Almost every climbing equipment manufacturer makes climbing helmets, usually a whole selection of them, ensuring that you have a ton of options from which to choose. While climbing helmets used to be a rather straightforward affair, made of a heavy, hard plastic shell and a rather elaborate internal harness, these helmets seem antiquated by today's standards. Now there are super lightweight EPP helmets, moderately lightweight EPS options, and the still classic ABS style hardshell, which have also become lighter and more comfortable over time. But what do all these acronyms mean, and how should they affect my purchasing decision? This buying advice article aims to answer these questions and more, as well as dig into some of the nitty-gritty details that aren't in our Best Climbing Helmets of 2019 review. Read on below to get the more in-depth lowdown on types of foam, adjustment systems, testing certifications, and the best options for your adventures.
What is a climbing helmet anyway? If your gear room looks anything like ours, you probably have many different helmets for many different sports. Ski helmets, road bike helmets, mountain bike helmets, downhill helmets, kayak helmets, the list goes on. Why all these different types? We only have one head. Well, the difference is in the kinds of impacts you are likely to sustain while doing each sport. Climbing helmets are designed to protect against impacts from falling objects like rocks and ice, and to some degree protect against impacting the wall when falling. There are currently two main types available today — hardshell plastic and lightweight foam — although these two types feature a variety of foams and plastics, and the lines between the two are starting to become blurred. A discussion of the most common materials is thus probably the most helpful.
Lightweight Foam: EPP vs. EPS
Every climbing helmet that you buy today uses a version of lightweight foam to serve as the impact diffusing agent. This fact is true regardless of whether the foam shows on the outside, or is fully encased in a hard plastic shell (more on those below). When foam takes an impact from a falling object, or from hitting the rock after falling, it deforms, squishing inward as it absorbs the impact forces, and sometimes even cracks. In most cases, the foam in your helmet is only capable of sustaining one large direct hit in that specific area before needing to be retired. If a second hit happened to an area that had already sustained damage, the resulting squished foam would not absorb nearly the amount of force, likely rendering the helmet useless. Hard plastic can help absorb and deflect some light blows, helping the foam inside the helmet "live" longer. There are two main types of foam used in climbing helmets, each with their advantages and disadvantages:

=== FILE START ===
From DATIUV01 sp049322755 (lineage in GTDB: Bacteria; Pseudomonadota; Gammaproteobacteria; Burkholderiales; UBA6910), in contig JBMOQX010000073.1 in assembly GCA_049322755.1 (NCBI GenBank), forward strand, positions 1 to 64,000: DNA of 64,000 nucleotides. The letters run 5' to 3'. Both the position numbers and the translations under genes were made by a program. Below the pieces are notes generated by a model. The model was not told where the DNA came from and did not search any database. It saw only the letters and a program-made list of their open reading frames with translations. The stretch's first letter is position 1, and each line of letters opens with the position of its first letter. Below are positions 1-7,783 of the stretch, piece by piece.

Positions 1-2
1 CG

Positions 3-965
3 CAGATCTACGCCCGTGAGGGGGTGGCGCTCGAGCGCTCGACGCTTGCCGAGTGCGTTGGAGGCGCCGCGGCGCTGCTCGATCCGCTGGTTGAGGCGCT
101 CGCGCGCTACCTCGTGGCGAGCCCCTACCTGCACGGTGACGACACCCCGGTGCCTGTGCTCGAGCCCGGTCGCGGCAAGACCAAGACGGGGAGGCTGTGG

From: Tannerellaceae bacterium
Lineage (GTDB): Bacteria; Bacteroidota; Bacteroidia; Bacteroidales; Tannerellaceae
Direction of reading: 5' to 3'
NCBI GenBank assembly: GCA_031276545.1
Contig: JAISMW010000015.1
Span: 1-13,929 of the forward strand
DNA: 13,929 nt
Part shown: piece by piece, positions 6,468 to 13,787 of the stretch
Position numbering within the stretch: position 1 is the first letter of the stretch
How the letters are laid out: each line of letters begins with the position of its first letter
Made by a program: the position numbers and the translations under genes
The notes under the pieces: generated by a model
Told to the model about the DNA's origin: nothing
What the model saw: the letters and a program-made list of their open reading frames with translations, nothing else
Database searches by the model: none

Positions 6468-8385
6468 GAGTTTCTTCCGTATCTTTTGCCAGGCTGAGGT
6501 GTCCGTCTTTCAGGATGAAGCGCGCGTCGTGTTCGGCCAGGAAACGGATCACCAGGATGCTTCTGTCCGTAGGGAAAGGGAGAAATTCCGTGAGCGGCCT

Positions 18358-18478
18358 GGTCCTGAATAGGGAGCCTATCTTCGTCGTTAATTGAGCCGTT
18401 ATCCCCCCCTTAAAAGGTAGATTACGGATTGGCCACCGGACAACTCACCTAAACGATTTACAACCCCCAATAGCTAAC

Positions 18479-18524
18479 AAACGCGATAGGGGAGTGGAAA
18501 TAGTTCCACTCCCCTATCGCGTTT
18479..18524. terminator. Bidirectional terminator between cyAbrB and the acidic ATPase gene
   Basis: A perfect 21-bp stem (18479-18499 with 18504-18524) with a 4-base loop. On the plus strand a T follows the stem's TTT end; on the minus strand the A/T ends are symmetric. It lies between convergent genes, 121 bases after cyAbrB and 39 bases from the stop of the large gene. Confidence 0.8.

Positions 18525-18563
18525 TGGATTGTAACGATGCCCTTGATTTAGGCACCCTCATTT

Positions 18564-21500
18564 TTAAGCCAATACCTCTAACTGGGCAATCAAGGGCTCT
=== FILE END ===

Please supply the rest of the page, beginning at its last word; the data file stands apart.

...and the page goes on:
EPS — Expanded Polystyrene
EPS is the most common type of foam found in climbing helmets. EPS is the same stuff that packaging peanuts and Styrofoam coolers are made of, although the stuff in your helmet is of a much higher grade. The density of EPS is "tunable" for absorbing harder or softer impacts. EPS can only absorb one hard impact before it needs to be retired; while it may rebound in shape slightly over time, the energy transmitting properties of the foam expire during one impact event. In climbing helmets, EPS is usually covered in some form of plastic shell to protect it from "softer" impacts, which may ruin its ability to absorb the truly meaningful "hard" impact against which it would otherwise protect. Although this article talks more about EPS regarding biking helmets, we still found it very informative for understanding what is happening when your EPS helmet takes a blow.
EPP — Expanded Polypropelene
Expanded Polypropylene (EPP) is a very similar material to EPS, except that its manufacturing process is proprietary. In stark contrast to EPS, it is softer and more rubbery, and not instantly crushable, meaning it can absorb more and softer blows without needing to be retired. Worth mentioning is that a very hard impact will still likely permanently damage it, so consider retiring an EPP helmet after a hard blow. EPP is most often used on the sides of climbing helmets to provide more protection against hitting your head on the wall when falling and is less often used on the top of the head to absorb impacts from rocks.